There are several reasons why players may have a preferred position on the court:

  1. One player might have a much more dominant forehand. It is advantageous for that player to line up so that her forehand is always in the middle of the court. (Since more balls play toward the centerline.)
  2. One partner is a lefty (while the other one is a righty). Forehands tend to be zippier and more accurate strokes than backhands. It can be beneficial for players to line up so that both people’s forehands are in the center of the court.
  3. Better player-to-opponent matchups. Each partner may want to position across a specific opponent, especially for particular matchups.
  4. Keep your opponents on their toes. You and your partner want to mix things up and surprise or confuse the opposing team. Surprising your opponent can help turn the momentum of the game.

For sure, these are not the only reasons to stack. Stacking can help a player or teams compensate for or overcome player weaknesses (e.g. short reach, low mobility, or weak backhands). Your team can be more competitive with stacking.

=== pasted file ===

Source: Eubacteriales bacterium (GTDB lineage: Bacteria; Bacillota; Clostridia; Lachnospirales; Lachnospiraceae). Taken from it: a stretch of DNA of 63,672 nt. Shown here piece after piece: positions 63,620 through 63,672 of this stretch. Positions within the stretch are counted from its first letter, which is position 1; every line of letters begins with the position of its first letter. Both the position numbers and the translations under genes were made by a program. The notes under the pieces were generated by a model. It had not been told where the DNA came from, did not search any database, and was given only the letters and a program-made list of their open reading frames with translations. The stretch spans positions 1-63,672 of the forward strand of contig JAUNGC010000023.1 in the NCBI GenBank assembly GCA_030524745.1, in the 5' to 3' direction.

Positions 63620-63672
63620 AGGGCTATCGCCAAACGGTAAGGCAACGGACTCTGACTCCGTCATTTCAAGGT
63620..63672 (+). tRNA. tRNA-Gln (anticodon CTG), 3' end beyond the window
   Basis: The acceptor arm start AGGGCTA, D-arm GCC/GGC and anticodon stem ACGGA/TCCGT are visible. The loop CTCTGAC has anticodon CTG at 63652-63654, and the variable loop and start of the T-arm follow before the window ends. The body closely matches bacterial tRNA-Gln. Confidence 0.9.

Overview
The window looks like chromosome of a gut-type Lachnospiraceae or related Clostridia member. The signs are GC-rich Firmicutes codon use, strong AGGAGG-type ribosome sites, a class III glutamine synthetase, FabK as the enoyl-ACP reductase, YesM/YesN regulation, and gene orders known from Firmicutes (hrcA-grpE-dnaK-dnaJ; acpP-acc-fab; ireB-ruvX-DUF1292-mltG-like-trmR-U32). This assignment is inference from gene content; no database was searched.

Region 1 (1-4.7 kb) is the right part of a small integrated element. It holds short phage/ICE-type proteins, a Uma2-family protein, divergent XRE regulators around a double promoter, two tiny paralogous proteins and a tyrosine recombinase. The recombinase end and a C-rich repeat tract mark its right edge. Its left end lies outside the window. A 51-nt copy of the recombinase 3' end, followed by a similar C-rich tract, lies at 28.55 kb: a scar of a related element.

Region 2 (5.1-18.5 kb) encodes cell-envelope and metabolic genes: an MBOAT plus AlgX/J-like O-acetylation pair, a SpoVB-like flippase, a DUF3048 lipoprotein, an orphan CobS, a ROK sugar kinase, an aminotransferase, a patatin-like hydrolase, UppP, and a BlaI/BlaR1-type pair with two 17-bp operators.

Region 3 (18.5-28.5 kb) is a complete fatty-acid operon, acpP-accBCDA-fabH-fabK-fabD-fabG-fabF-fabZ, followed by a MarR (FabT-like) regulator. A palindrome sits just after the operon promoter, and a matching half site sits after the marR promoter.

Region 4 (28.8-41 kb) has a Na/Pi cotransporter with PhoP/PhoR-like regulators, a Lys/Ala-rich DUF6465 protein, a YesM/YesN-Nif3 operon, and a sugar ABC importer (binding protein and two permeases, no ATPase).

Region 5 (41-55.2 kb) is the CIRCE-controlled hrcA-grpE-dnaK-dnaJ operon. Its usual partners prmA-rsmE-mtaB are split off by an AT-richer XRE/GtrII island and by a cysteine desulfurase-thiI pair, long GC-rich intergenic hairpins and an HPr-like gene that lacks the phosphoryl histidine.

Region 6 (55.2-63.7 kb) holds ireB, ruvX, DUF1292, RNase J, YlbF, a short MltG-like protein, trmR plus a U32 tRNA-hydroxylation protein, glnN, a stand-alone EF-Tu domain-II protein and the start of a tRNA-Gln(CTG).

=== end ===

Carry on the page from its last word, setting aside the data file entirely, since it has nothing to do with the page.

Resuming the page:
If you or your partner is a lefty, kudos! Stacking can be a strategy. Learn more about Lefties in Pickleball: Advantages, Disadvantages, and Strategy.

Lastly, while stacking is a great way to compensate for weak backhands, it is also advantageous to continue improving your backhand. If your backhand is not consistently helping your pickleball game, consider trying a two-handed backhand. Two-handed backhands can give you more consistency and accuracy, while also adding power and control.